A team of explorers
has discovered the ruins of a "lost city" in Peru, hidden in a
remote mountain jungle and untouched for more
The site has been
untouched for 500 years.
than 500 years.
Called Cota Coca, the ruins are in south-east
Peru, about 50 kilometers southwest of the well-known Inca site
of Machu Picchu in the Andes.
British writer and
explorer Hugh Thomson said the site, more of a settlement
than what we would understand as a city, was in a "remarkable
state of preservation".
Mr Thomson, a co-leader of the expedition, said: "You're
only going to find a new Inca site once in your life."
Geographical Society says Cota Coca's "constructed
area" is more than twice as large as any found at the other Incan ruin whose
discovery was announced just a few months ago.
Thomson and Ziegler
plan to return to the area
The ruins include about 30 stone buildings around a central
plaza. One structure, believed to be a large meeting hall or
barracks, measures longer than 20 meters.
"This is an important discovery, because it is a sizeable centre
of good-quality late-Inca masonry," said John Hemming, a
well-known Inca expert and former director of the Royal
But the newly discovered site is extremely remote, hidden at the
bottom of a near-inaccessible river canyon in dense jungle.
The expedition was co-led by Mr Thomson and by American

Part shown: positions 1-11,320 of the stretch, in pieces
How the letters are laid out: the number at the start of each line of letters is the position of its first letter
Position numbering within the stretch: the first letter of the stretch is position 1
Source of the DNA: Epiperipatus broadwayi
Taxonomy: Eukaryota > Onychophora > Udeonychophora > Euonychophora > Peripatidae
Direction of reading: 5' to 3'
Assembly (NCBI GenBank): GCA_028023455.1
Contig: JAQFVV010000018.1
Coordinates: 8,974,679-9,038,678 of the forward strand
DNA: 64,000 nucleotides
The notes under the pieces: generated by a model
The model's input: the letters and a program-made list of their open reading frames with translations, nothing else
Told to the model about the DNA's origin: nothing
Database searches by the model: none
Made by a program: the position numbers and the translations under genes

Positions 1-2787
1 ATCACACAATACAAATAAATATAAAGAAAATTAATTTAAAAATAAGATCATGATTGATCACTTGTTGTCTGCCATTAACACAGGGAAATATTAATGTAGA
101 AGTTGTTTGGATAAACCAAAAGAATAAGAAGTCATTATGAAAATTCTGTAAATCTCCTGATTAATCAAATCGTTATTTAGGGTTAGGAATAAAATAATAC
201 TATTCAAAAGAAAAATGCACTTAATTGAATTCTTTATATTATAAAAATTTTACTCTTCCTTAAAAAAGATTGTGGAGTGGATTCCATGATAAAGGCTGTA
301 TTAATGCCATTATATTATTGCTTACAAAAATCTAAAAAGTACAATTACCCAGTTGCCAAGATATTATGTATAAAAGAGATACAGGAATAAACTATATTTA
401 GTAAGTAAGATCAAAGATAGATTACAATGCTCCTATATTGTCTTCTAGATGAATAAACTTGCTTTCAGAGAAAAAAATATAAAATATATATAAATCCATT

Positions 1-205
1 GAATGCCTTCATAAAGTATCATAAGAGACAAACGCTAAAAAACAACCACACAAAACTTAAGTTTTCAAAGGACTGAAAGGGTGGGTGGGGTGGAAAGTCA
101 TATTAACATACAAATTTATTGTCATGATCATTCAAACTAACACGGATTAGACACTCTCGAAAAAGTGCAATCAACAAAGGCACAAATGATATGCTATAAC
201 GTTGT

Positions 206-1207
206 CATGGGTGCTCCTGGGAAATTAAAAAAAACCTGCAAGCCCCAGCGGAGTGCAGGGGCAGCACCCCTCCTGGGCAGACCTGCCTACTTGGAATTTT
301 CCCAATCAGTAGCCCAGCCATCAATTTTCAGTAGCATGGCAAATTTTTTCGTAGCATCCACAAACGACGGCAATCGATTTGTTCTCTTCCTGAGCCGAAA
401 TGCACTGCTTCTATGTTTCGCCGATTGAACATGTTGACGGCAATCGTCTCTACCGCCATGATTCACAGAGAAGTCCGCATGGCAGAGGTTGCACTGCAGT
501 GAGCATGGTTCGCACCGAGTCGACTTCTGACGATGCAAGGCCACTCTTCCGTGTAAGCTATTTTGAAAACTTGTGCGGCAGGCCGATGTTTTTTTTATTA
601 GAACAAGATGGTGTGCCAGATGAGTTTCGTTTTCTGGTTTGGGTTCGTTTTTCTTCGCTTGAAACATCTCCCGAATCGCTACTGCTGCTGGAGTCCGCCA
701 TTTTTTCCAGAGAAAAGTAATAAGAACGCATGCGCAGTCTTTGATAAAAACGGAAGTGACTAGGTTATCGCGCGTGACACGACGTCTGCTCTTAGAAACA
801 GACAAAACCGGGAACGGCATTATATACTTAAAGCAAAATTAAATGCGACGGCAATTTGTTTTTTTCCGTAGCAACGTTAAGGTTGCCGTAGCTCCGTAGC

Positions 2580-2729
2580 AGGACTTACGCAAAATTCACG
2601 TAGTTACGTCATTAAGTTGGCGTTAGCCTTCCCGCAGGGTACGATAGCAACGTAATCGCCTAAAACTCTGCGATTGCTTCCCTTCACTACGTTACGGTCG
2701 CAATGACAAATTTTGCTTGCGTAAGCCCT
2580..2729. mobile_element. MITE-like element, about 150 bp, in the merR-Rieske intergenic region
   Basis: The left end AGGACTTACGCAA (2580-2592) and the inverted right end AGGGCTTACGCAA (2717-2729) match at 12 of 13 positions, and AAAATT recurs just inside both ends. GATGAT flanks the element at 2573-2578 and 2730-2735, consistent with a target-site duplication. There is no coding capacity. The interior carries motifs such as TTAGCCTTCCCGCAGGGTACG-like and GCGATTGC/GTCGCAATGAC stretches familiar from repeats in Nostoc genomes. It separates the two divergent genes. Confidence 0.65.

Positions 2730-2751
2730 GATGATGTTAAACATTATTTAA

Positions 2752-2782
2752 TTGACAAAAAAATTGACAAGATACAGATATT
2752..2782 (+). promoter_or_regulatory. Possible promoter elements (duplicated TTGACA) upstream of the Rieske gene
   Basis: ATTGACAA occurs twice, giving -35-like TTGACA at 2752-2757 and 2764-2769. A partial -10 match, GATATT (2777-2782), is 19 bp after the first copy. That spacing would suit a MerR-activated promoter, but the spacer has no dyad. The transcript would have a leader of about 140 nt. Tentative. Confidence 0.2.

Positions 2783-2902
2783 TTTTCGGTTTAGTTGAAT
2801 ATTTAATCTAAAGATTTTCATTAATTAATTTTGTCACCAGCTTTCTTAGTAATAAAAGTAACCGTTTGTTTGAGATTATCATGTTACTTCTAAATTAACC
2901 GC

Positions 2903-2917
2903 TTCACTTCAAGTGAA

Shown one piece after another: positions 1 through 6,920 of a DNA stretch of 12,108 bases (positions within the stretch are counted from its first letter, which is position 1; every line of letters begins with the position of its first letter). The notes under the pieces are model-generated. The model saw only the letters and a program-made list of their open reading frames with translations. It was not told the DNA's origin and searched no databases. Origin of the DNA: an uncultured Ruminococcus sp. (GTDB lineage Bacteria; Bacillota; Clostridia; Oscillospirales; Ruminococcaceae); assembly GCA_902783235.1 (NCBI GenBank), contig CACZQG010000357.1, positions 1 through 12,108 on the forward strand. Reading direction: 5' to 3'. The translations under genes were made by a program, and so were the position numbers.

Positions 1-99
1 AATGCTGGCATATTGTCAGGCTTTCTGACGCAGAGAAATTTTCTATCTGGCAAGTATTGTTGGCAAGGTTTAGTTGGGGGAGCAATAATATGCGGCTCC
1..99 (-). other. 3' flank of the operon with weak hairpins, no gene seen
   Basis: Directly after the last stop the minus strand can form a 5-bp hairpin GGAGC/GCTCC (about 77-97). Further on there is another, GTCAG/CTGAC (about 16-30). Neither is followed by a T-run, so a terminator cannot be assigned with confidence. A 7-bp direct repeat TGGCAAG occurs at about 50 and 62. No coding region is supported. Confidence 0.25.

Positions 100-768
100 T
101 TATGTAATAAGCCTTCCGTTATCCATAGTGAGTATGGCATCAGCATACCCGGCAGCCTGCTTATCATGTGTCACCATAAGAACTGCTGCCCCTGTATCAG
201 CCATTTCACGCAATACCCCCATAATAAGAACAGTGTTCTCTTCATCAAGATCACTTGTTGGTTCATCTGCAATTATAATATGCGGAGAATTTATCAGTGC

archaeologist Gary Ziegler, who began looking for the
site after a tip from a mule-handler.
The pair plan to return to the
area next year to look for even more ruins that may be hidden nearby.
Cota Coca, at 1,850 meters above sea level, is located on a
plateau near where the Yanama and Blanco rivers meet in a deep
canyon. The river and valley have become impassable, so the expedition had
to approach the city from the mountains above, trekking for five days from
the nearest trailhead into thick jungle.
"Getting there was quite
something," Mr Thomson said.
In Inca times, the explorers
say, there may have been a road linking Cota Coca to another
of the great Inca cities, Choquequirao. And Cota Coca
is likely one of the places to which fleeing Incas retreated from the
Spanish in 1532, before their total defeat about 40 years later.
The "coca" in the name may refer to the coca leaf, which could have been grown there and which only Inca nobles were
allowed to chew as a natural stimulant, Mr Thomson said.